Tomorrow is the day sleep lovers wait all year for—the end of daylight saving time means a one-hour rollback on the clocks and a precious extra hour of slumber.
Daylight saving time ends at 2 a.m. on Sunday, Nov. 6. As you set your clocks back one hour, here are five facts about daylight saving time to ponder.
1. Daylight saving time helps farmers. No, children walking to school. Make that people who like to spend summer evenings outdoors. Opinions abound about why daylight saving time started, but in truth, it comes down to energy savings—alleged energy savings, actually. The idea is that by adjusting the clock, we take advantage of natural sunlight and cut energy consumption. Benjamin Franklin even pointed out potential candle consumption savings when he satirically suggested a form of daylight saving time for those partying Parisians in the 18th century.
But actually energy savings are negligible and the extended daylight saving time, started in 2007, has even increased consumption in some areas of the country. A 2008 Department of Energy report showed just a 0.03 percent of electricity savings and 0.02 percent of primary energy savings compared with previous year. Traffic volume and gasoline savings didn’t budge.
2. Daylight saving time has never been a straightforward process in the United States and the law has changed several times. We had it during World War I, then Congress ended the unpopular practice. Known as “War Time,” the country observed year-round daylight saving time from Feb. 9, 1942 to Sept. 30, 1945. The first non-war federal regulations were instituted in 1966. Another year-round daylight saving time came in 1974-75 in response to the country’s energy crisis.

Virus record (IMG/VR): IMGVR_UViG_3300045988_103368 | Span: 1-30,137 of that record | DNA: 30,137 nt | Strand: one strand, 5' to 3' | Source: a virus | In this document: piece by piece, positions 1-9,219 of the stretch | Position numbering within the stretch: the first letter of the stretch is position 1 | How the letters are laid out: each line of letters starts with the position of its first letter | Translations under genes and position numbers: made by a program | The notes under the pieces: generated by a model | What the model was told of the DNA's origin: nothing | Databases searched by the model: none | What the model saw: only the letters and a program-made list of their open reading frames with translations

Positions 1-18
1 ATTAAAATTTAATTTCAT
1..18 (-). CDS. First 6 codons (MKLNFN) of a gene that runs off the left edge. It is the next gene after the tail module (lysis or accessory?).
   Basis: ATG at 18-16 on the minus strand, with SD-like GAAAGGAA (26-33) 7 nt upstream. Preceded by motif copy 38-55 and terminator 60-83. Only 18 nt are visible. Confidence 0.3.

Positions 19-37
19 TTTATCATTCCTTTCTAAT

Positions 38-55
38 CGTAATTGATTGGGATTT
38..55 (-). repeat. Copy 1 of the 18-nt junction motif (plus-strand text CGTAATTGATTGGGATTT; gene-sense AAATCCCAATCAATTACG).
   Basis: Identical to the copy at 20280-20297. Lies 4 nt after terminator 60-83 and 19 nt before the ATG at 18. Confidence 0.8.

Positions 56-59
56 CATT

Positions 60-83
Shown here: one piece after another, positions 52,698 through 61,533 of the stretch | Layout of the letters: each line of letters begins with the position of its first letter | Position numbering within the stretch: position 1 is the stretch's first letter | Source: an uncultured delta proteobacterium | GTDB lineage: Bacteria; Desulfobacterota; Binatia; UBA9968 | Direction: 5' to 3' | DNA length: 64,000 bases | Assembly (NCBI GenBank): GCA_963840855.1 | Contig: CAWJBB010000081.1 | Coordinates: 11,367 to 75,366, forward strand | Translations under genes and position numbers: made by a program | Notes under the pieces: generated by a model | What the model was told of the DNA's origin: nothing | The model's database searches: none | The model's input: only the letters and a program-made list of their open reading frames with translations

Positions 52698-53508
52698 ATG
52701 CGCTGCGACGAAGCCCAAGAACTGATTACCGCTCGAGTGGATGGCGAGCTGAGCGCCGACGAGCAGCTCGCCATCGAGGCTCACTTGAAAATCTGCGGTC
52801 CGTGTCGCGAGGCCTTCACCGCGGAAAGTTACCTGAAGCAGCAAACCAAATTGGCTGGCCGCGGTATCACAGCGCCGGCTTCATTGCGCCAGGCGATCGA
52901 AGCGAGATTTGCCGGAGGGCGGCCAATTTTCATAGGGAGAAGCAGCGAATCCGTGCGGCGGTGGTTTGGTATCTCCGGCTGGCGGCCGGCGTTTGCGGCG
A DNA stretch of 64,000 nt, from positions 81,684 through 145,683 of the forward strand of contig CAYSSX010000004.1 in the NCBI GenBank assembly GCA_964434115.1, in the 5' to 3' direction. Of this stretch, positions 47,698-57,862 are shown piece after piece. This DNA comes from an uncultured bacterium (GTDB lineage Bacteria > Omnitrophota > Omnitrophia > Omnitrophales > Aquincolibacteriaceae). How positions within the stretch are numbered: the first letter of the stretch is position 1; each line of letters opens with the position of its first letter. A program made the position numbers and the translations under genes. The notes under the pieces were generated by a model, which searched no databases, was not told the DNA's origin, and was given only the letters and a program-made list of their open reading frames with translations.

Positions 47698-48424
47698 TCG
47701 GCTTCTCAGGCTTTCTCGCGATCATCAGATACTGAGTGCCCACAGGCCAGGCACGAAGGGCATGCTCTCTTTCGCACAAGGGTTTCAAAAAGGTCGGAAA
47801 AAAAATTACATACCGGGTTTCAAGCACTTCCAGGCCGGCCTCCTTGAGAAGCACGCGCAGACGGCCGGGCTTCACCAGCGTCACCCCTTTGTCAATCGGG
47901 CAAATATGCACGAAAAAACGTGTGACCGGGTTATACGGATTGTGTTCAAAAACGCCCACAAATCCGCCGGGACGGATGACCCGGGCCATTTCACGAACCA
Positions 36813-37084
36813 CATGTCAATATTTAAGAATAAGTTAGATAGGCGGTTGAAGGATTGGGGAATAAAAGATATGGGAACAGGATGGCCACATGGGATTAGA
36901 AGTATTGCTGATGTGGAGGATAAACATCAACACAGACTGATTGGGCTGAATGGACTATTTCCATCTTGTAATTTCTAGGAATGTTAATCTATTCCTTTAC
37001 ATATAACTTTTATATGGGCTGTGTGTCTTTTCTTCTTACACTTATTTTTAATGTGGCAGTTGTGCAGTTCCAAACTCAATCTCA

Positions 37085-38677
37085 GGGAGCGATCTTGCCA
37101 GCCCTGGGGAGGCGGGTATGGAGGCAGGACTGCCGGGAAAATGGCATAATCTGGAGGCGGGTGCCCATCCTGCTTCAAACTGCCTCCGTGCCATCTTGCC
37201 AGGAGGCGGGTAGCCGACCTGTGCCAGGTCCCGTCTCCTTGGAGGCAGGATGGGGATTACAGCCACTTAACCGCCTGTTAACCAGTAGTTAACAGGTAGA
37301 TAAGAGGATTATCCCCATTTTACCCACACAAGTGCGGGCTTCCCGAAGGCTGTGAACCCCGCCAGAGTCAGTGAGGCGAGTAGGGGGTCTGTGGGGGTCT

Today, states can opt out of observing daylight saving time. Parts of Indiana ended their hold out in 2006. Hawaii and Arizona still opt out—except for the areas of the Navajo Nation in Arizona. We told you it wasn’t straightforward.
3. The U.S. Department of Transportation is in charge of enforcing daylight saving time. Consider it a little newcomer federal department hazing. The DOT was created in 1966, the same year the somewhat controversial Uniform Time Act of 1966 that set federal rules for daylight saving time was enacted.
4. Driving on Sunday? Beware, the time change could mean more road accidents. Allow us to explain. Some researchers have found a correlation between the seasonal time changes and an increase in fatal car accidents (and still other studies have found no connection). A 2001 study in Sleep Medicine said fatal accidents in the U.S. increased by a small, but definite percentage on the Sunday daylight saving time ends compared with other days of the week. The study authors pinned it to an extra-long day on Sunday and possible extra alcohol consumption into early Sunday morning. Speaking of which …
5. Some bars with 2 a.m. last calls take the opportunity for an extra hour of imbibing when daylight saving time ends. If you want to use the extra hour to patronize your favorite watering hole, we recommend calling ahead to double check on last call—and finding a designated driver.